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NLCS Gm5: Kelly discusses starting Game 5

LOS ANGELES -- There isn't going to be any "backs against the wall" tripe in this account of the Los Angeles Dodgers being one loss away from postseason elimination. This is not a firing squad. This is Game 5 of the 2013 National League Championship Series, scheduled for Wednesday at 4 p.m. ET on TBS.

If the Dodgers lose, their season will be end. But life and limb are not projected to be at stake here. If the Dodgers lose to the St. Louis Cardinals, as they have in three of the previous four games in this NLCS, they will still have bright futures, individually and collectively. A new and aggressive ownership and the built-in advantages of market size should make the Dodgers a model franchise, once again, over time.

As to their current 3-1 deficit, the Dodgers have done a magnificent job of containing the Redbirds' offense, which led the league in runs scored this season. St. Louis has scored only eight runs in four games. But Los Angeles has scored only seven, and therein the problem can be found.

The Dodgers cannot look upon this situation as requiring a three-game winning streak. That is, in fact, the requirement, but they can only focus on Wednesday's game, hoping to survive against Cards starter Joe Kelly, so they can go back to St. Louis for a game on Friday and then go through the process again hoping to reach a Game 7 on Saturday.

There isn't much solace to be taken from this situation. The Cardinals are a tough club, owners of the NL's best record this regular season, and they have been pitching brilliantly.

What the Dodgers can take heart from is the fact that they have Zack Greinke pitching in Game 5. If they get to Game 6, they would have Clayton Kershaw going. And for Game 7, they would have Hyun-Jin Ryu, who shut out the Cards for seven innings in the only game the Dodgers have won in this series.

Dodgers manager Don Mattingly seized upon this theme when he spoke Tuesday night about his team's chances.

"Kind of the best thought I have is I've got one of the best pitchers in baseball pitching [Wednesday]," Mattingly said. "If we come out here and we play well tomorrow and get a win, I've got probably the best pitcher in baseball pitching the next day.

"Ryu hasn't been too bad. So if there's any good thoughts, it's that I know [Wednesday] we'll come ready to play. It's a quick turnaround. We don't have time to feel sorry for ourselves. That's all there is to it.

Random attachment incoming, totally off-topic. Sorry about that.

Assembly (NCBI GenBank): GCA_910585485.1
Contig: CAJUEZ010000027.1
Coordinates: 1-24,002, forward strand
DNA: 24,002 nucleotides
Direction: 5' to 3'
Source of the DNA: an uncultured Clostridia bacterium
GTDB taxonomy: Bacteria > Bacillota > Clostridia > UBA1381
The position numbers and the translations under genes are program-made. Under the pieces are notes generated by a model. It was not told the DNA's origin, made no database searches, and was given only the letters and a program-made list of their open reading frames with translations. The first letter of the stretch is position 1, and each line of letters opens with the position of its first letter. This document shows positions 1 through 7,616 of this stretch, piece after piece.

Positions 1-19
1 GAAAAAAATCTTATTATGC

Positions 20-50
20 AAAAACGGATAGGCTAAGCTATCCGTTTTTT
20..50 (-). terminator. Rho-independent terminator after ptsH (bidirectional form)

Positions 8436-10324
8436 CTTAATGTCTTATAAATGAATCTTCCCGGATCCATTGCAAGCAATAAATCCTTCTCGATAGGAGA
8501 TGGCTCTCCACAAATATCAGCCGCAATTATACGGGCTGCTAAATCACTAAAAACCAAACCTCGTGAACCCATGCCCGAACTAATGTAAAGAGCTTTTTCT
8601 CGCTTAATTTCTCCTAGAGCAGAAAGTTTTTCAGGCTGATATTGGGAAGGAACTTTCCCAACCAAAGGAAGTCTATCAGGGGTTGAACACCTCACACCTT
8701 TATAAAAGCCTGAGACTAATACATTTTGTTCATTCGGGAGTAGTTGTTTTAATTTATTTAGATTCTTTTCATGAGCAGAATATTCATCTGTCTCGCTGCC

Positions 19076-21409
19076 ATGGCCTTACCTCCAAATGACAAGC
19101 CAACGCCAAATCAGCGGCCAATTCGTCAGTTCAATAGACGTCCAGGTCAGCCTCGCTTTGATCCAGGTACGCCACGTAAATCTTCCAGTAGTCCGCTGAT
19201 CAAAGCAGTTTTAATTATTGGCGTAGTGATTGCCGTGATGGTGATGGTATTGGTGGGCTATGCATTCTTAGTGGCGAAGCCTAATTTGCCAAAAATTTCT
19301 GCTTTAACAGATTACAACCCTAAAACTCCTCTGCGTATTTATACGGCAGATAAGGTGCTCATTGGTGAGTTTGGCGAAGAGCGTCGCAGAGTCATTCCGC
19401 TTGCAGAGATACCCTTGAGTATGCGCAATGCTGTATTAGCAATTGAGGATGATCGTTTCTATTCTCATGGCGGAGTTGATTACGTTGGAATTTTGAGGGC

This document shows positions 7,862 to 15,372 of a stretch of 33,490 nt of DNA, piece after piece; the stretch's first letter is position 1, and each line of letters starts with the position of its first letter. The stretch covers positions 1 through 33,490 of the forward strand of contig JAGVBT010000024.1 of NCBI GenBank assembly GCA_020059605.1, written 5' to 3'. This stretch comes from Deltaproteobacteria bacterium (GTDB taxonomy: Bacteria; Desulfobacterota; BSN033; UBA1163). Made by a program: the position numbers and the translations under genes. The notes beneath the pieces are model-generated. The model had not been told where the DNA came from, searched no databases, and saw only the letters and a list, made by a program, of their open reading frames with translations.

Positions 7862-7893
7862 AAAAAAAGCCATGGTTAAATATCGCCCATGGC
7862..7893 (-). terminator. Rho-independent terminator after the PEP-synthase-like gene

"I don't think we need to think about winning three. We need to win one. That's all we need to do is win one game. We've got a pretty good guy on the hill [Wednesday]. You feel like you're going to have a pretty good chance of winning [Wednesday]. So we'll see where it goes."

The Cardinals, meanwhile, will typically be taking nothing for granted. Twice previously, they have led the NLCS 3-1 and lost: In 1996 against the Braves and last season against the Giants.

"Honestly, I think the team will look at it very narrow-minded that we've got to come out and try to win a game [Wednesday], and we can't get ahead of ourselves," said Matt Holliday, who hit a key home run in Game 4. "This team that we're playing against is way too good to think that for some reason it's not going to be a very tough task to get one more win."

"We really don't get too much beyond what we have [Wednesday], and [we] realize that we have to go out and play a good game," Cards manager Mike Matheny said. "We've got to have the solid pitching and play a clean defense. [We had] a great move forward in that department [Tuesday], much more characteristic of our club. We just go out and get ready for [Wednesday's] game."

With its abundant supply of extremely talented young pitchers and solid organizational base, the St. Louis franchise has a future that also looks very promising. But for now, only one of these teams will get to have the World Series in its immediate future.

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